Various Musings on Self Adjudication

There’s a good movie with Jack Nicholson as a book editor. I like his set up, work at ten am with the manuscript neatly parsed on his big oak desk. He picks up a red pen and begins to paint. I think he was a vampire or something—in the movie.

Personally, I think the editor’s role is to expose the writer’s intended message. The writer hides behind words. The editor deletes the baggage to provide clarity on behalf of the reader. The editor shouldn’t modify the message, only put it up on a pedestal.

However, any editor only knows what they like, so a variety of proofers is a good plan. More perspectives the better, as long as the writer reserves the right to tell them to blow off. The writer might be on to a new thing that the editor can’t see.

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Various Musings on Self Adjudication

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1. I try to have ten projects on the go at once. This way I must rush to complete each and each is running on instinct, the guts without unnecessary peel.

2. This headlong life challenge, my ‘Picasso’ style of living, forces binocular vision—one eyeball on the bark, one on the forest. I get the fung shei, the ergonomics of design and balance. I know how Guy Ritchie spins his scripts vs the overload of David Cameron.

3. I recommend a week, or a year, where the pilgrim writer critique everything. Signs, colors, clothes, hair styles, cars, media, songs, images, news, nature—“I shall utter my two bits on everything.” Declare a fool a fool and a boaster a boaster. Declare what is lame, lame and the astounding awesome. Offer mental adjudication for one week. It’s not judgement. It’s declaring opinion. I know why I like something, and why I don’t. This a grounding exercise to build concrete imagery and finite linguistics. We speak what we are. A writer can have no laze, instead spinning and scrubbing ideas until they are a bucket of smooth tumbled stones.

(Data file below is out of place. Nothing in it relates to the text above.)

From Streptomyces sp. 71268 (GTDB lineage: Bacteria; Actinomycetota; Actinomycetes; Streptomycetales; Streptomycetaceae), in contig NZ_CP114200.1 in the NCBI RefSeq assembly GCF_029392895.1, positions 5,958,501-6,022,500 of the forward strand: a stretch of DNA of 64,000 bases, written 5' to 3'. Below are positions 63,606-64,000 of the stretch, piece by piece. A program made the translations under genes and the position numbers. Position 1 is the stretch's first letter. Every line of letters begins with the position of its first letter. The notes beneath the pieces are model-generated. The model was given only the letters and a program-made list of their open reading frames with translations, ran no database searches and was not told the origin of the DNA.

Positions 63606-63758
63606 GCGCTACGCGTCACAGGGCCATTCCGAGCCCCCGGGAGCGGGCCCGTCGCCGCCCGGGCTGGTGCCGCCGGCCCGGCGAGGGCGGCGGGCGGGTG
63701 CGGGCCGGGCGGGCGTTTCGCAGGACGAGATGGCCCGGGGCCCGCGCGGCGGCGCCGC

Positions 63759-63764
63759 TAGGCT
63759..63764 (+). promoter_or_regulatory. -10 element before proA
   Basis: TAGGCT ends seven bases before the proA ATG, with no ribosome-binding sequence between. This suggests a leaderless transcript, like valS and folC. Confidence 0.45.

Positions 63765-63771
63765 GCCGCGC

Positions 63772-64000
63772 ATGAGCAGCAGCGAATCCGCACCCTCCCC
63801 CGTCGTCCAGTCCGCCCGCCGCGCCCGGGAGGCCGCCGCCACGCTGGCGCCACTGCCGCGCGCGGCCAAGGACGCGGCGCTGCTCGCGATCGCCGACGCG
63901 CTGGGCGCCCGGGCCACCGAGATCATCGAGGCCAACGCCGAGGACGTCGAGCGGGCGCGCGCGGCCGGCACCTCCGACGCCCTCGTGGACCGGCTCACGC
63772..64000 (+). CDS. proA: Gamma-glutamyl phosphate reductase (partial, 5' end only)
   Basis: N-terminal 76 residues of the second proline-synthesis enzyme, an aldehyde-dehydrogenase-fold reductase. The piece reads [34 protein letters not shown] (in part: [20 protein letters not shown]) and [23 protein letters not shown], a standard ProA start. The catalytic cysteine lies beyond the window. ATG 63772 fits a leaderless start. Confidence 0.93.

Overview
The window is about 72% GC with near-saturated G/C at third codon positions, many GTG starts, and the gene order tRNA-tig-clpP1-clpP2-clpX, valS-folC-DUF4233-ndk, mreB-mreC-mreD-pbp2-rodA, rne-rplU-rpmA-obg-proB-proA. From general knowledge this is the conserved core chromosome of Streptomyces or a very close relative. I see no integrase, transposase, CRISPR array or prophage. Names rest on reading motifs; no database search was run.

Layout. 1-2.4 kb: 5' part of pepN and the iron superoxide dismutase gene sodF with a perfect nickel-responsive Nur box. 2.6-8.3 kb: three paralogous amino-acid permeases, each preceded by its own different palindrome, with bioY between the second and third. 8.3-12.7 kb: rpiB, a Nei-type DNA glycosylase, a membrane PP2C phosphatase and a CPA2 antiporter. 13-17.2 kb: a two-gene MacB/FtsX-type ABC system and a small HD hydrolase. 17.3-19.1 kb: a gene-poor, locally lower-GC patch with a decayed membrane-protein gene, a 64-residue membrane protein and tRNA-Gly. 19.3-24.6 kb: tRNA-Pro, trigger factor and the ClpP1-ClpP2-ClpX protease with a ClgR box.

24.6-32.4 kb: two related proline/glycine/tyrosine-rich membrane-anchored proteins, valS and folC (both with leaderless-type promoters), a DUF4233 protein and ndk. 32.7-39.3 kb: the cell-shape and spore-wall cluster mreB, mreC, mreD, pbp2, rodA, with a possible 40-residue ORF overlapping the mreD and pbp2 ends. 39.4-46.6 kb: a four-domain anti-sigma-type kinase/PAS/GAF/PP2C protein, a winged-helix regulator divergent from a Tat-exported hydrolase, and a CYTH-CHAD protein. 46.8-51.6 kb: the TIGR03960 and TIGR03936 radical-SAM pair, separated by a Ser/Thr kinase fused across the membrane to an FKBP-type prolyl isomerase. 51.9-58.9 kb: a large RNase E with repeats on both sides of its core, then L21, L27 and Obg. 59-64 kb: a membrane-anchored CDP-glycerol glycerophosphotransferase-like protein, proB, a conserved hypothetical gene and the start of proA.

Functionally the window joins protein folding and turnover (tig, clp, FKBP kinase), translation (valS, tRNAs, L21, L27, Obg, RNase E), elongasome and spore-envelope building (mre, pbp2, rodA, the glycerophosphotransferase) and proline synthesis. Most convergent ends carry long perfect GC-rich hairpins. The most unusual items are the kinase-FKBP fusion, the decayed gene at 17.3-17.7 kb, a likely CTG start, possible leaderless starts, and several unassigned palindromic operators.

4. Use intensive imagination-to-finger, direct electro-brain channeling to block out all thought except the unveiling cinema in your third eye. Do not hesitate to scramble and record as much as such pOps into your mind. Spew. This is your frantic voice. Edit later. Fragmented sentences are okay on the way to excelsior. Be the mental journalist, let thou spaketh thrightly, delivering the description your way. Dig for the words that extracted from the sinew of your idea, words you’ve never considered before. Words of divine inspiration.

5. But wait, there’s more… Then something happens, between creative stress and fulfillment of completion when suddenly, comma pause breath excited stop, I know which one sucks and which one is good. It’s the shiver in the bones. You’ll know it’s The One, when you have no need to share it. This is self satisfaction.

Until then, another quick trick is to re-read end to start and edit each sentence/paragraph backwards. This eliminates sentiment and increases objectivity. It’s good for catching technical errors. The best trick is time. Put the piece away for a little while and re-read. See if the message and the delivery still stand.

Happy keystrokes,

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